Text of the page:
Mark Halperin writes about the difficulty Republicans will have in beating President Obama in 2012 because of the weak GOP field, and though I don’t agree with every aspect of his analysis, I do concur with the general thrust of his piece.
I do think that Obama is likely to be vulnerable in 2012, perhaps extremely so. But even if a president is vulnerable, there still needs to be a challenger capable of winning. In 2004, for example, the Iraq War was growing increasingly unpopular and President Bush’s approval rating was starting to wane. The public was open to the idea of electing somebody else, but then Democrats offered up John Kerry as the nominee.
Though Mitt Romney is considered the frontrunner for the GOP nomination right now, a lot of people still don’t like him, both within the party and among the general population. Just as he was trying to get over his reputation as a flip-flopper from his first presidential run, he’s now engaging in even more verbal gymnastics by trying to argue that Romneycare differs substantially from Obamacare (even though the plans are extremely similar). If Romney were the nominee, Obama would be able to neutralize the health care issue quite easily.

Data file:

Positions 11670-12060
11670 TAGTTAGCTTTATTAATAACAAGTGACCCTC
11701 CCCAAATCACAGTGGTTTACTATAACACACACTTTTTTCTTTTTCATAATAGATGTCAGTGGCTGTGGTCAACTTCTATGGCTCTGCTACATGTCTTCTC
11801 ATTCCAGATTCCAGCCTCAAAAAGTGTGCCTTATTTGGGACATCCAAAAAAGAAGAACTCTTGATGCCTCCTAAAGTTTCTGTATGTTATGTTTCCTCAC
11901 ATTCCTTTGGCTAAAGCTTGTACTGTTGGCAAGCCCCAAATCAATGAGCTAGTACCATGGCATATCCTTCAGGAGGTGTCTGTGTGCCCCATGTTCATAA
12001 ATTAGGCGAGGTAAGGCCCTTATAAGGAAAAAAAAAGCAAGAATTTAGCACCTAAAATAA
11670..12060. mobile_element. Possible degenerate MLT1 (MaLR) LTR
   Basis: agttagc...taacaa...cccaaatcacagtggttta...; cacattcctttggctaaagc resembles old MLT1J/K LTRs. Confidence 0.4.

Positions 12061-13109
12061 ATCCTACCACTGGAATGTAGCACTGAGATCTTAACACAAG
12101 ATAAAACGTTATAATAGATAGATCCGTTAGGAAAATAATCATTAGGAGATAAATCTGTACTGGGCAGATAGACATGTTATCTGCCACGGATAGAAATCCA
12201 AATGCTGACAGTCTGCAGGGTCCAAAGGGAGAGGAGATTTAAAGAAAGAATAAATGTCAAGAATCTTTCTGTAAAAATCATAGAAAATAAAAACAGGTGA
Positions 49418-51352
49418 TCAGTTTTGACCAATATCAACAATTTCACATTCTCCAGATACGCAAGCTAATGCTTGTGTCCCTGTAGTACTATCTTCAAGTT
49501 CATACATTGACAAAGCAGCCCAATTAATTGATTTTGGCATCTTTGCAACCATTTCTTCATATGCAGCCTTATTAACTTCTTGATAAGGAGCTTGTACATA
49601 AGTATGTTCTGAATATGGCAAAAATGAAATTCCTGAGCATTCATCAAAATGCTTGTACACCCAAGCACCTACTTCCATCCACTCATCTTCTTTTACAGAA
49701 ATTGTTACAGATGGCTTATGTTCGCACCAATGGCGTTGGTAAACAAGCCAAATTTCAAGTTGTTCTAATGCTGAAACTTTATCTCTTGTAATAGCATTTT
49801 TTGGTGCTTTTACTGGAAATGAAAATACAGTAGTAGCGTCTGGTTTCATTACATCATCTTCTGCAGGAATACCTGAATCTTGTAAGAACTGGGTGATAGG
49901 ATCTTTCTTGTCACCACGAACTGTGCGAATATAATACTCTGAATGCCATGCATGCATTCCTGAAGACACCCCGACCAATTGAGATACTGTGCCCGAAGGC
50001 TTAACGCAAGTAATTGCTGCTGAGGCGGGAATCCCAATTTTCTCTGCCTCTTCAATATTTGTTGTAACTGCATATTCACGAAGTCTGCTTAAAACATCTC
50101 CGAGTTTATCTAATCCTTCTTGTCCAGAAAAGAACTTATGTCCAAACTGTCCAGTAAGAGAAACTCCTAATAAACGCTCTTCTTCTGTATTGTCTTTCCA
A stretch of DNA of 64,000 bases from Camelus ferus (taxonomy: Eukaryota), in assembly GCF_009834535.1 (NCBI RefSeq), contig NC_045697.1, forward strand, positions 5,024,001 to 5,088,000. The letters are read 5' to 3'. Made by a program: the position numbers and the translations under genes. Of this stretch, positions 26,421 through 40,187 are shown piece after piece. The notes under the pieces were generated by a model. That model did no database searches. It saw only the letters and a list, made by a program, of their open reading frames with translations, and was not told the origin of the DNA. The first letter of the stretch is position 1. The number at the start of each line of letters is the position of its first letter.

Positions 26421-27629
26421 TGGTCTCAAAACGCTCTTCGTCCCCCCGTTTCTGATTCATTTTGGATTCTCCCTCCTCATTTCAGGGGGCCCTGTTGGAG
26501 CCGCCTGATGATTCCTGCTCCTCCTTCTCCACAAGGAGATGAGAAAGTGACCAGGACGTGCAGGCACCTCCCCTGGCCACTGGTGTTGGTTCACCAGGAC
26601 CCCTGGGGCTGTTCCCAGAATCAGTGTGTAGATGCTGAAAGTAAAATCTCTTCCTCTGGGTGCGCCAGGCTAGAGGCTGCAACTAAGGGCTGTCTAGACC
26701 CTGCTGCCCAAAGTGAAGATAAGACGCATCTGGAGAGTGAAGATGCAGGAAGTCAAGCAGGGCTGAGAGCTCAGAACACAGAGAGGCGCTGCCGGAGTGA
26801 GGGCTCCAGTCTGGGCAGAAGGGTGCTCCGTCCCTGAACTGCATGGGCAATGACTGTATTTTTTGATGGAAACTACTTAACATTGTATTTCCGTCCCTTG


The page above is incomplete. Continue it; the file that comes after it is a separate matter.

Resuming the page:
The other candidate who has been laying a lot of groundwork for a presidential run is Gov. Tim Pawlenty. In his attempt to overcome his reputation as a moderate, Pawlenty has been catering to conservative audiences for months (his CPAC speech was full of red meat and checked off all the boxes in the conservative issue matrix). By doing this, he risks repeating the failed Romney pandering strategy of 2008. But while that problem may be correctible, the biggest difficulty he’ll have to overcome is that he doesn’t really excite people. That’s something that you can’t teach.
The rest of the candidates whose names have been thrown around aren’t yet taking the traditional steps to gear up for a presidential run, and all of them come with their own sets of problems.
A lot could still change, of course, and I don’t mean to suggest that Obama will be unbeatable in 2012. The point is that even if he’s beatable, the GOP still needs to find somebody who can beat him. And as of now, it isn’t clear who that somebody would be.